In 2009, more than 20,000 individuals under 20 years old were diagnosed with type 2 diabetes. That’s probably lower than the actual number because some children or teenagers may not even know they have type 2 diabetes. Most of the new cases are in youth 10-19 years old.

Type 2 diabetes is still pretty rare in children under 10 years. As with adults, the rates of type 2 diabetes are higher in certain populations. African-Americans, Hispanic and Latinos, Asian Americans and American Indians are at higher risk for developing this disease.

What’s the sign?

The signs and symptoms of diabetes are the same in youth as they are in adults. Drinking and urinating more than usual and having low energy are a few of the signs that may signal diabetes. Usually, but not always, there is a strong family history; a close relative, parent, aunt, uncle or grandparent has diabetes—so that’s a clue.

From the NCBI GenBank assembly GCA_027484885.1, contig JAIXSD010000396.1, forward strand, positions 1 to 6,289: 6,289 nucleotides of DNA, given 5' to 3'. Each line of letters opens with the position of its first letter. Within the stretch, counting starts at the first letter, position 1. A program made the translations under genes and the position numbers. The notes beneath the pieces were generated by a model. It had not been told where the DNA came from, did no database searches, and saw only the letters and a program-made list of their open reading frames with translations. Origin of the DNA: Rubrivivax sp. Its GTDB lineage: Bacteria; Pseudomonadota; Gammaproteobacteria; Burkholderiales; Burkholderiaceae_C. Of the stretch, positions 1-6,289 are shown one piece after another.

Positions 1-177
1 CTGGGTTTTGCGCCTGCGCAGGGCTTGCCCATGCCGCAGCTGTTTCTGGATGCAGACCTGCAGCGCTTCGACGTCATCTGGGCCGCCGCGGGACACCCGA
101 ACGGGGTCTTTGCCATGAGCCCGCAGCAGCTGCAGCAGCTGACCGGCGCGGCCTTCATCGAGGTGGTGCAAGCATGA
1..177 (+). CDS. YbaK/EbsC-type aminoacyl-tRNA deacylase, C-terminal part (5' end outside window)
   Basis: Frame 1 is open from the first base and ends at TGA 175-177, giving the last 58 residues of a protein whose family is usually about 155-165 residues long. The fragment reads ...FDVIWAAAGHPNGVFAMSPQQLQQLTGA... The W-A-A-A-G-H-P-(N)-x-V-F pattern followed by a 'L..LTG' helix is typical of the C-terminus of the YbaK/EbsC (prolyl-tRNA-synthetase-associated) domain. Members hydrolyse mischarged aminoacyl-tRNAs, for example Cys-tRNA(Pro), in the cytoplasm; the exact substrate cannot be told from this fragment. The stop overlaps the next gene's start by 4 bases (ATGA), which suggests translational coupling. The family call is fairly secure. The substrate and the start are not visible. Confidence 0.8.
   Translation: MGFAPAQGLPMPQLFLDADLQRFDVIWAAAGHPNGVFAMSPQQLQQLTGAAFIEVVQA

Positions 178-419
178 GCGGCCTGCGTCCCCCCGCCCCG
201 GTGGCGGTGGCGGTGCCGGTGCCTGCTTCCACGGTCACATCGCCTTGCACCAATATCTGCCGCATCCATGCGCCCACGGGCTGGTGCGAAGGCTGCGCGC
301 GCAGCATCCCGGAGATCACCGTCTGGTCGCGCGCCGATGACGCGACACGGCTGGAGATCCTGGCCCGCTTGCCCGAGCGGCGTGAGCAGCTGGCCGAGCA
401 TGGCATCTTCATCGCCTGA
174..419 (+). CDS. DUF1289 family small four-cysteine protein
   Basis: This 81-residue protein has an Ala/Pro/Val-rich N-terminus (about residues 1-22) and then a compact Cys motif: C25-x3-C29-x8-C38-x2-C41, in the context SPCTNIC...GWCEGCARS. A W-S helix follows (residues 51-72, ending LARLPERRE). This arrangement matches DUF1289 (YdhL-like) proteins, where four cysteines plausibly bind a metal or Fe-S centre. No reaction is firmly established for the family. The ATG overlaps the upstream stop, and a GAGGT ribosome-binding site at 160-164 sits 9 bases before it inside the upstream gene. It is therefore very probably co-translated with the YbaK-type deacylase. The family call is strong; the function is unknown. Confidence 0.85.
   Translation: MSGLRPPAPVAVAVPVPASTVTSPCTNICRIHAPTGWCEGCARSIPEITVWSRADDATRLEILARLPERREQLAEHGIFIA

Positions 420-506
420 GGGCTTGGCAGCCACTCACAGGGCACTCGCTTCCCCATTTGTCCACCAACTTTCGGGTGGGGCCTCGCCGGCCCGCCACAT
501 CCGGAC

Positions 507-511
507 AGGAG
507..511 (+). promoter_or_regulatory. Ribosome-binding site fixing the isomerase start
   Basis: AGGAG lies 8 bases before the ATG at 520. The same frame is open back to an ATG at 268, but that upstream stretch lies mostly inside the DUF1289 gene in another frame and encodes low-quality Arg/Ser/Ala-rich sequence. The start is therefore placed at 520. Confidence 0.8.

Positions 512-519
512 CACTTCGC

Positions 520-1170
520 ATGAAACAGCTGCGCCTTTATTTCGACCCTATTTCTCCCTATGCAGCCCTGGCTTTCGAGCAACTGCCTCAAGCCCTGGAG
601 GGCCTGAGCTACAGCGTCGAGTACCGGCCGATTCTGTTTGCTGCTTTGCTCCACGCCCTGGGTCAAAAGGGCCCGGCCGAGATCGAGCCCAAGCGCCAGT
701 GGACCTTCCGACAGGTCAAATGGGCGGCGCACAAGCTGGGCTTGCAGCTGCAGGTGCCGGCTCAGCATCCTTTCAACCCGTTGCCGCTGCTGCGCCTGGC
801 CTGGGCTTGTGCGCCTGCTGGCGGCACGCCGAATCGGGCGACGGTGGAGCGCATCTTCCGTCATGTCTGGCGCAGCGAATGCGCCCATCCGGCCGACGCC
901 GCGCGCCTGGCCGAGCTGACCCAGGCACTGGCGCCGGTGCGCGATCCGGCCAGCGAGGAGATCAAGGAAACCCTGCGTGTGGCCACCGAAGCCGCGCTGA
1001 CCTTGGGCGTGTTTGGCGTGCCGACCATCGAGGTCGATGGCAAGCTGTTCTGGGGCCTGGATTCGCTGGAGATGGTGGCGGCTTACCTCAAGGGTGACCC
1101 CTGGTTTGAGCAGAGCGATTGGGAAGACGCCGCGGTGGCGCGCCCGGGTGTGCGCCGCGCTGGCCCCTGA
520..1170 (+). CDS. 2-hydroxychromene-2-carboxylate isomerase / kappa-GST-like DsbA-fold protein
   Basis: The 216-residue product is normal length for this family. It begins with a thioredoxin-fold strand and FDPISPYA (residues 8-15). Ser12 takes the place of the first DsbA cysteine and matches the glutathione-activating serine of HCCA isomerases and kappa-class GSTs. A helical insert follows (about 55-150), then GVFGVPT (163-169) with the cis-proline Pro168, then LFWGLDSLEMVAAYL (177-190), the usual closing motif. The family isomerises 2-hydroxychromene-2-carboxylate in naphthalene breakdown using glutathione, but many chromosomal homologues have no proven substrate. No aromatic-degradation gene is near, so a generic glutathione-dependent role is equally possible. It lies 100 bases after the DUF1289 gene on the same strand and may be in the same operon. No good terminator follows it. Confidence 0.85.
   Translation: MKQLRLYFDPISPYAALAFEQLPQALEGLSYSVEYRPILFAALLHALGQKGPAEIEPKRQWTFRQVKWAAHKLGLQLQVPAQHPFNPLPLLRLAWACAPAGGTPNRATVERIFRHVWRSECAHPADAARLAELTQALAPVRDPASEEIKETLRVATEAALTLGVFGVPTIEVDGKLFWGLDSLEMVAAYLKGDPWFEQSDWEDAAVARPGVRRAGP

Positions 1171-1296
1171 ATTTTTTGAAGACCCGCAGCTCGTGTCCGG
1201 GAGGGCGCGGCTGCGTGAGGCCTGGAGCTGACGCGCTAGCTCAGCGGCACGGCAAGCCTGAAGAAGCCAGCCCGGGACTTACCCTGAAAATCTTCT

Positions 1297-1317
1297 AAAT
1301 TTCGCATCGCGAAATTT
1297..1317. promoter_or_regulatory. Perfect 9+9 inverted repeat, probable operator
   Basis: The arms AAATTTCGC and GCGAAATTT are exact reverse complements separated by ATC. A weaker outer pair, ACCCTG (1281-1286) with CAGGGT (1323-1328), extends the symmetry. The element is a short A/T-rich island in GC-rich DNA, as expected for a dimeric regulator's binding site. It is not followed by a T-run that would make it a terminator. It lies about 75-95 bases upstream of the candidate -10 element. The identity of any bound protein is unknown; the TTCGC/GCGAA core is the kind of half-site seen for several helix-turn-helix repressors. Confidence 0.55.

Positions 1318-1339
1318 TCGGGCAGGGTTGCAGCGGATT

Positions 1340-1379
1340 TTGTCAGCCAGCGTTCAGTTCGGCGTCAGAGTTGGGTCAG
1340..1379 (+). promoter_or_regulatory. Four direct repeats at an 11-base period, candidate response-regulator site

"Teaching about proper nutrition and exercise in children can guide them in the right direction."

The youth could be overweight or obese and may have a dark, velvety line around his or her neck, underarms, etc. This discoloration is called “acanthosis nigricans” and is linked with “insulin resistance” and type 2 diabetes. If any of these items are present, it’s important to see the doctor for proper evaluation.

Hard consequences

There is good news and bad news for type 2 diabetes and youth. We’ll start with the bad news first. In youth, the outcomes are not good if early diabetes or diabetes isn’t immediately managed. It appears that diabetes is more serious in children than in adults. There are also less treatment options.

The good news is that bad habits in youth are not as deep rooted as they are in adults. Teaching about proper nutrition and exercise in children can guide them in the right direction. And often a child’s diagnosis of type 2 diabetes can help the entire family to get on the right track towards a healthy lifestyle.